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19 January 2006

Bubble Jones? Go Prosecco.

Bubbly_1You're jonesing for something bubbly, but don't have the coin for Champagne.  What to do?  You've got options: A) drink a soda/pop, B) make one of those 6th grade science experiment-volcanoes with vinegar and baking soda (you watch the bubbles in lieu of drinking them), C) take your bad self to the wine shop and ask for bubbles.  Chances are you'll be presented with one or more of the following sparkling supplements: Sparkling wine, Cava, Prosecco.

Making your best scientific-looking face, you decide on Prosecco - because it sounds cool.  But what is Prosecco?  It's Italian sparkling wine.  Yeah, yeah; but what is Prosecco...really?

Prosecco, literally, is the name of a late ripening grape thought to have originated in northeastern Italy around a town called Prosecco - near Trieste.  Prosecco, generally, also refers to a style of bubbly made in Italy's Veneto.  Traditionally, Prosecco was lightly sparkling, slightly sweet and uncomplicated.  Like other European sparkling wine, Prosecco's creation was a bit of an accident.  Back in the day, Prosecco grapes were harvested late in the fall.  As the juice fermented, winter arrived an put the kabosh on fermentation - but not before the sugar eating yeasts had belched out a number of carbon dioxide bubbles.  Then as the wine cellar gradually warmed with the arrival of spring, fermentation started up once again, but without temperature control, this process went along in lurches and lunges (Think: the first time you tried to drive a car with manual transmission).  The end result was a rustic wine, with spritz , subtle scents of fruit & flowers and a little sweetness to go along with the Prosecco grape's characteristic high acidity.  It was simple sparkly stuff.

Then, in the late 1800's, along came the ominously-named 'tank method' for producing a whole helluva a lot of Prosecco at once.  Indeed, Prosecco-based bubbly became less variable, more predictably sparkly, and often, quite dry.  Nowadays, if you grab a bottle of Prosecco off the shelf, it could be really dry, sort of dry or slightly sweet.  Of course there are also Prosecco producers who attempt to Maserati-ify this wine and sell it for luxe prices.  I don't suppose there is anything wrong with that.  However, for me, Prosecco will always be the bubbly I break out on a Friday night, on a picnic, or to sip après lawn mowing.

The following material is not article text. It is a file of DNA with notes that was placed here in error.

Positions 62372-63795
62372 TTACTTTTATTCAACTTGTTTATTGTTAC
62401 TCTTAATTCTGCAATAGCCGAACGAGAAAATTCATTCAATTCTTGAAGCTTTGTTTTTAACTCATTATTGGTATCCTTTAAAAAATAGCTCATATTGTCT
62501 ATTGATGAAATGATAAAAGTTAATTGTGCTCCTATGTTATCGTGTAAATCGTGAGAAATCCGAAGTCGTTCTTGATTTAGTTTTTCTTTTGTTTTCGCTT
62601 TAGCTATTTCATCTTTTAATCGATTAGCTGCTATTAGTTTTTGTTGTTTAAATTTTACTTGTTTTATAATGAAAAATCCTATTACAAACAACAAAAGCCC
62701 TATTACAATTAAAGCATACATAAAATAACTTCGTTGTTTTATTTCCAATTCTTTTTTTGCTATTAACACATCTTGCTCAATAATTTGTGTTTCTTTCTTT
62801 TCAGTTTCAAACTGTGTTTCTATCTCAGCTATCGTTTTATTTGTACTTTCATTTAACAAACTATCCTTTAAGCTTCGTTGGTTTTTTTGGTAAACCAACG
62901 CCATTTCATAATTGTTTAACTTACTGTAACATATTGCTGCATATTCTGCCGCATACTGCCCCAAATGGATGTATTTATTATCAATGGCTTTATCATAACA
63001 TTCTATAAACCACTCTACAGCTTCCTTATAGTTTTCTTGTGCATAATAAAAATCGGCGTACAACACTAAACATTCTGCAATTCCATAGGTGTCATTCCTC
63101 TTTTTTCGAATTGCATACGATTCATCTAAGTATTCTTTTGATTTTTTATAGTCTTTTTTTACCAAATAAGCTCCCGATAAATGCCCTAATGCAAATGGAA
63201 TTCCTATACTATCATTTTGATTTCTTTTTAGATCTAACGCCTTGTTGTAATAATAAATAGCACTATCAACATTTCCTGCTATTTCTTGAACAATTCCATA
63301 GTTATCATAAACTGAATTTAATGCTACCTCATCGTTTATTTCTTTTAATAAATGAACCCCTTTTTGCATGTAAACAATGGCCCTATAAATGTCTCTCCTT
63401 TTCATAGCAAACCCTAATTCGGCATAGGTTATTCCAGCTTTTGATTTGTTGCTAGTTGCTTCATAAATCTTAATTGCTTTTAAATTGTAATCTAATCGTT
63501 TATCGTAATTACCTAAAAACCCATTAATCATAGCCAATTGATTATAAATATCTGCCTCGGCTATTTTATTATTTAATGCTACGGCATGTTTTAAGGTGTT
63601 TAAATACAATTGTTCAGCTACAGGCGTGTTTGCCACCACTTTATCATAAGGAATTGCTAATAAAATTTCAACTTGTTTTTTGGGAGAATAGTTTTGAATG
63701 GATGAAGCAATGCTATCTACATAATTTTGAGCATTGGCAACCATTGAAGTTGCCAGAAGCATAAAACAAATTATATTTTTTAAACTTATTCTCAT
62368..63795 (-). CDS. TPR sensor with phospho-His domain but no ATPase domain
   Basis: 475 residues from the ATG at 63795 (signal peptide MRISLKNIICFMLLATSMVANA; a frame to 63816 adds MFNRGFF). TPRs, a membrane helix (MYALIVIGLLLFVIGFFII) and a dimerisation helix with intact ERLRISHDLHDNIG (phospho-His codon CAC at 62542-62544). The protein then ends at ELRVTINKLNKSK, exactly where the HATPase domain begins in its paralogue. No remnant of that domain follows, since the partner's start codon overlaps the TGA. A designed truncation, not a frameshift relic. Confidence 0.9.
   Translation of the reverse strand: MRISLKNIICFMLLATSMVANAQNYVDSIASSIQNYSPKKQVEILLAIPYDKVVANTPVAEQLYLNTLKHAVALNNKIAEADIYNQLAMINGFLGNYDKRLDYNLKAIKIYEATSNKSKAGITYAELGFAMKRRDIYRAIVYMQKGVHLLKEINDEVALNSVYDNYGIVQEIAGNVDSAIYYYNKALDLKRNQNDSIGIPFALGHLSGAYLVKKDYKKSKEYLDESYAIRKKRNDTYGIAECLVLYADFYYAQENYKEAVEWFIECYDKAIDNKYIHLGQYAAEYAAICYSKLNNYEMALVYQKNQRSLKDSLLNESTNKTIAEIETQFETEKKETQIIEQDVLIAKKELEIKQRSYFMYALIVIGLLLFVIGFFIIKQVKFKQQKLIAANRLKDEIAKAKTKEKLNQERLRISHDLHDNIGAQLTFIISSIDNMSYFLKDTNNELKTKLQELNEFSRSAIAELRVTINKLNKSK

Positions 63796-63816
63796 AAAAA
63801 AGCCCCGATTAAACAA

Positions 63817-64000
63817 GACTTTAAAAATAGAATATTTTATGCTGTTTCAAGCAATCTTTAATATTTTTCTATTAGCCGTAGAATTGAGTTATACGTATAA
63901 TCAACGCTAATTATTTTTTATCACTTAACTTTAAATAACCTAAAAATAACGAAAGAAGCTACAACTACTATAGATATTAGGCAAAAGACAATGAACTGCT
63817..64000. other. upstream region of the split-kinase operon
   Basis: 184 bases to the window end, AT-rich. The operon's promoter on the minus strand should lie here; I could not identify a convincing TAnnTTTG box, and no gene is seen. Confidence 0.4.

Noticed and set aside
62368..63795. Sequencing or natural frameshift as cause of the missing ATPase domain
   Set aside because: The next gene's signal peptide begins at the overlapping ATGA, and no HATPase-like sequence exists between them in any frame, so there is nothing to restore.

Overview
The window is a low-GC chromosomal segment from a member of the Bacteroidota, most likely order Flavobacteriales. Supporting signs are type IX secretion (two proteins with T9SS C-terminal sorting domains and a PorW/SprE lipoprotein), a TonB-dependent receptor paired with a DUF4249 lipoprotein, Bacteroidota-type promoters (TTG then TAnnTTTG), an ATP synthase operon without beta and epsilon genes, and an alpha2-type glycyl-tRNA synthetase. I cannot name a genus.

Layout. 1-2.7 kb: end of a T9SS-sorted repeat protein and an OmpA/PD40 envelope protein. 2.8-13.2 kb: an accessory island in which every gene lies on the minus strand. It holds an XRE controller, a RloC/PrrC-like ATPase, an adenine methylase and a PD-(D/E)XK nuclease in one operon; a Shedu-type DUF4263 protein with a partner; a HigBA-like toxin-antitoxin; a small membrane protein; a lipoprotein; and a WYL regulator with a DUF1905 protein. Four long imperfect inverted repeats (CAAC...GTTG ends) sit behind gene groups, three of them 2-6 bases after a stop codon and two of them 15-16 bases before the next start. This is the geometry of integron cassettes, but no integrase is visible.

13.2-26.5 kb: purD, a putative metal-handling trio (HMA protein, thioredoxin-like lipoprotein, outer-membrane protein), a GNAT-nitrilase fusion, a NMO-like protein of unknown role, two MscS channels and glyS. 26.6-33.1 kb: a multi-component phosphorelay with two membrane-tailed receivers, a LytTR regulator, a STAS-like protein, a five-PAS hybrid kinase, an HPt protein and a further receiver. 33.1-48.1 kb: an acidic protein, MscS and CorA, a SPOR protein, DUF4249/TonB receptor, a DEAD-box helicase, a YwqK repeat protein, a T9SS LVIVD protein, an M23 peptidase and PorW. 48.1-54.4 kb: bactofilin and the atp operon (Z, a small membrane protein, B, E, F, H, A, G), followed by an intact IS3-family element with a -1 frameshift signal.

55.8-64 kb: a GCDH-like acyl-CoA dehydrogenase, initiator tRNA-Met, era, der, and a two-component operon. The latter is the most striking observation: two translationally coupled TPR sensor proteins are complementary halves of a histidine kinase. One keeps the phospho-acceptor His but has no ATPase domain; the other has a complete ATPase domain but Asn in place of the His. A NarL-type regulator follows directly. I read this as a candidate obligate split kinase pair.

I dig Maggie's Prosecco philosophy: "With Proseccos, you never know if they’ll be bone or off dry until you try. But the beauty is, if you don’t hit it off, you just add something else until you do.."  She indicates you can add all variety of juice, mixers and sugared cubes.  Great idea.  And even though it's mid-January, there aint nothing stopping you from throwing a little Prosecco mixing party tomorrow night.

Some Prosecco suggestions:

Finally, the question becomes, What do you add to your Prosecco?  Drop some mix-in suggestions for those of us fixin' to experiment with the Pro-Sek-O.

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I went to a restaurant that had a selection of house-made fruit syrups available for mixing. Delightful. It wouldn't be hard to do at home. If you've got a set of those vodka test-tubey shot glasses that you nestle in ice, that'd be a classy presentation.


I've always been partial to the way curaçao bleu looks in sparkling wine.

It tastes darn good, too.


Great party idea, Seth. I'm going to try some blood orange, mango-Pom, and fresh raspberries tonight. Just to see if I like any Prosecco mix-ins

Ali - Yup Curaço is the queen/king of visually stimulating liquer. Just wish I was actually on the Island sampling it..


I have so been doing the pauper Prosecco thing for the last 15 years. Unlike Cava, I rarely get an undrinkable one, plus sometimes they have really cute bottles where the cork is tied on with string!


Sam, we had a no-strings (although, I too dig the stringed ones) Prosecco mix-in sampling last night. And the winner was...

a squirt of blood orange. yummee.


Try a prosecco called Sergio and mix it with campari and triple sec on the rocks. Awesome aperitif!


that cocktail suggestion was a real winner, tried it last night, great suggestion. had it with a bottle "with string"...called Colli Trevigiani, not bad by any means.

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I went to a restaurant that had a selection of house-made fruit syrups available for mixing. Delightful. It wouldn't be hard to do at home. If you've got a set of those vodka test-tubey shot glasses that you nestle in ice, that'd be a classy presentation.

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